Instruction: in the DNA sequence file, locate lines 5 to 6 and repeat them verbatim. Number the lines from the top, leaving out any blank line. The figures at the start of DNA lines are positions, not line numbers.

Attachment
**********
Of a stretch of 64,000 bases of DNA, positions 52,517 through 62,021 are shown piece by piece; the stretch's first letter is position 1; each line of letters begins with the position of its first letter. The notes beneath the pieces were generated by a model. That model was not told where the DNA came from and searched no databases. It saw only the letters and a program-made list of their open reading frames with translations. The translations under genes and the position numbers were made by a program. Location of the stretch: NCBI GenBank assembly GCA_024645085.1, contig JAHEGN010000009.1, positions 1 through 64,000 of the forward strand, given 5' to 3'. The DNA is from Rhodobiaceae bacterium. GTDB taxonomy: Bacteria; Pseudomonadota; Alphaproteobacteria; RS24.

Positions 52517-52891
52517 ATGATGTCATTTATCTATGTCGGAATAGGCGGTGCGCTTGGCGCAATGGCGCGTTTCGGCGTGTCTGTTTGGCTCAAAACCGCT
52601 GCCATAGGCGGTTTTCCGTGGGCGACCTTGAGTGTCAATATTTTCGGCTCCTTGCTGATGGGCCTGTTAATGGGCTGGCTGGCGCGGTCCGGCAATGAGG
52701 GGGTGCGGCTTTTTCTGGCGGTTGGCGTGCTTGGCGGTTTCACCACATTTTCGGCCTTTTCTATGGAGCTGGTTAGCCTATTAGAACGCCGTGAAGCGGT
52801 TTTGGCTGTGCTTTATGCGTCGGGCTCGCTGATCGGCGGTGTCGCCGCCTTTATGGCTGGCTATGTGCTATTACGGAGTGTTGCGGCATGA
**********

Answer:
52701 GGGTGCGGCTTTTTCTGGCGGTTGGCGTGCTTGGCGGTTTCACCACATTTTCGGCCTTTTCTATGGAGCTGGTTAGCCTATTAGAACGCCGTGAAGCGGT
52801 TTTGGCTGTGCTTTATGCGTCGGGCTCGCTGATCGGCGGTGTCGCCGCCTTTATGGCTGGCTATGTGCTATTACGGAGTGTTGCGGCATGA